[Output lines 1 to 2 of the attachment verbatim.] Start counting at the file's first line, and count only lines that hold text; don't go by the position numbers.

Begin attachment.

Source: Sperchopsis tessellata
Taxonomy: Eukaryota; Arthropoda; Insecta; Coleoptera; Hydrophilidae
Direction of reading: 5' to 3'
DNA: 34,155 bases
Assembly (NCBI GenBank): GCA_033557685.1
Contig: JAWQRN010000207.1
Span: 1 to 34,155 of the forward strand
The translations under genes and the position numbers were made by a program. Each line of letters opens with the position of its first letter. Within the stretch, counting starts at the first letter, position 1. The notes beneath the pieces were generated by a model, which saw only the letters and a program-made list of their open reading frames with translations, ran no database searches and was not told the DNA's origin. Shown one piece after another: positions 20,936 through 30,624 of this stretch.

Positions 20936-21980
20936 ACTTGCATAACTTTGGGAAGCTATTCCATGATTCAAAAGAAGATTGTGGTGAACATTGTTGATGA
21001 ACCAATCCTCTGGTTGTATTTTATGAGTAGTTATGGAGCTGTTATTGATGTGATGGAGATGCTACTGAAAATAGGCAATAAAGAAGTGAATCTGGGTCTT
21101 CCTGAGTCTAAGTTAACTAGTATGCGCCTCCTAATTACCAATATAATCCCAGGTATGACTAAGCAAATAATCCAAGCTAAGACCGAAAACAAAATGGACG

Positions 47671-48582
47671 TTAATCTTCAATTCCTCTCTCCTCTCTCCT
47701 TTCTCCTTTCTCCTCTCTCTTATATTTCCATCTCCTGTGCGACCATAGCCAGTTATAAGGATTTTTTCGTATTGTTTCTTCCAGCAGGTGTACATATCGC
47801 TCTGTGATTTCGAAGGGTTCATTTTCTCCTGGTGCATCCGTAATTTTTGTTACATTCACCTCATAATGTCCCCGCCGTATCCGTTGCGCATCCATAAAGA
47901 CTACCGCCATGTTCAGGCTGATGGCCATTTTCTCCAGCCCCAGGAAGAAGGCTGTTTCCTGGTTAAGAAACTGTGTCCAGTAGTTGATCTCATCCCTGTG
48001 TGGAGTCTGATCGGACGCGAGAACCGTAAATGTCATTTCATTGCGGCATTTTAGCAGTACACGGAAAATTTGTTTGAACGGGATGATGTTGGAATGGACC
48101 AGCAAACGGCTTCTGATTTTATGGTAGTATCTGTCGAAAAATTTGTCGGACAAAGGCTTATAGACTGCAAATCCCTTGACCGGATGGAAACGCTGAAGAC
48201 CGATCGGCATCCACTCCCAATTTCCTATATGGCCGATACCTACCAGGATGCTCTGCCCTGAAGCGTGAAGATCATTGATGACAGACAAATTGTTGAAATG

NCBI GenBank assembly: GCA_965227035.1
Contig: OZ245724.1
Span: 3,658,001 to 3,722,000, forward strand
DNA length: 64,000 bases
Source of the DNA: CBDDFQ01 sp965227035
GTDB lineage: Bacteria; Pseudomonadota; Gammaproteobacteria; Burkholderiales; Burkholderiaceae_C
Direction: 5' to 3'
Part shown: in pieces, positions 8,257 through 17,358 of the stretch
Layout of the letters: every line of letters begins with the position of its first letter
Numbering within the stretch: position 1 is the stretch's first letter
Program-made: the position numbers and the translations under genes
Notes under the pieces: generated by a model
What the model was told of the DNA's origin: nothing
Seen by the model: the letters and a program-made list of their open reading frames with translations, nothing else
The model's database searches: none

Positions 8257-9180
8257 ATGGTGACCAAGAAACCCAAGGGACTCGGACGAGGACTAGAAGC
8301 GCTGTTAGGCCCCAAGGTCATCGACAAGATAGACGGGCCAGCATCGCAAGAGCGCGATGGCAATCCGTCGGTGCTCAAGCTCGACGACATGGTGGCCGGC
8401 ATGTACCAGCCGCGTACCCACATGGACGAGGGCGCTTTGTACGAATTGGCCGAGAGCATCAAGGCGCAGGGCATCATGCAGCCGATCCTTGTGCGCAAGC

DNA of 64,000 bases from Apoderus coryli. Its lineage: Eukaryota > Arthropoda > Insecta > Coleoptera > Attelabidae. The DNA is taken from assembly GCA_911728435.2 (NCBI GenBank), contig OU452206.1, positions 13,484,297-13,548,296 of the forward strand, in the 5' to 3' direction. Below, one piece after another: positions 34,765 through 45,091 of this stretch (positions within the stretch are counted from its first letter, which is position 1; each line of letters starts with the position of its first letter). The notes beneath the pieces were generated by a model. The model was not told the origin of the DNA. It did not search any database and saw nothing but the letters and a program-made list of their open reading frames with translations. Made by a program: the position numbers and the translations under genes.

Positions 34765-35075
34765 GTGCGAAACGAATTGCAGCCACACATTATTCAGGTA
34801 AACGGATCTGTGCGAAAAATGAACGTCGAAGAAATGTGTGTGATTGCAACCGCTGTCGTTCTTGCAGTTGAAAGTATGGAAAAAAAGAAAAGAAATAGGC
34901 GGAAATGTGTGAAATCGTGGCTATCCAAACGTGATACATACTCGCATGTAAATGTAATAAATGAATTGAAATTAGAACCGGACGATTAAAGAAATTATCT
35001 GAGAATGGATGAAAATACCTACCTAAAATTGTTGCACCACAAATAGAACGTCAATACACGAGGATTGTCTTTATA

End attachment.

Source: Sperchopsis tessellata
Taxonomy: Eukaryota; Arthropoda; Insecta; Coleoptera; Hydrophilidae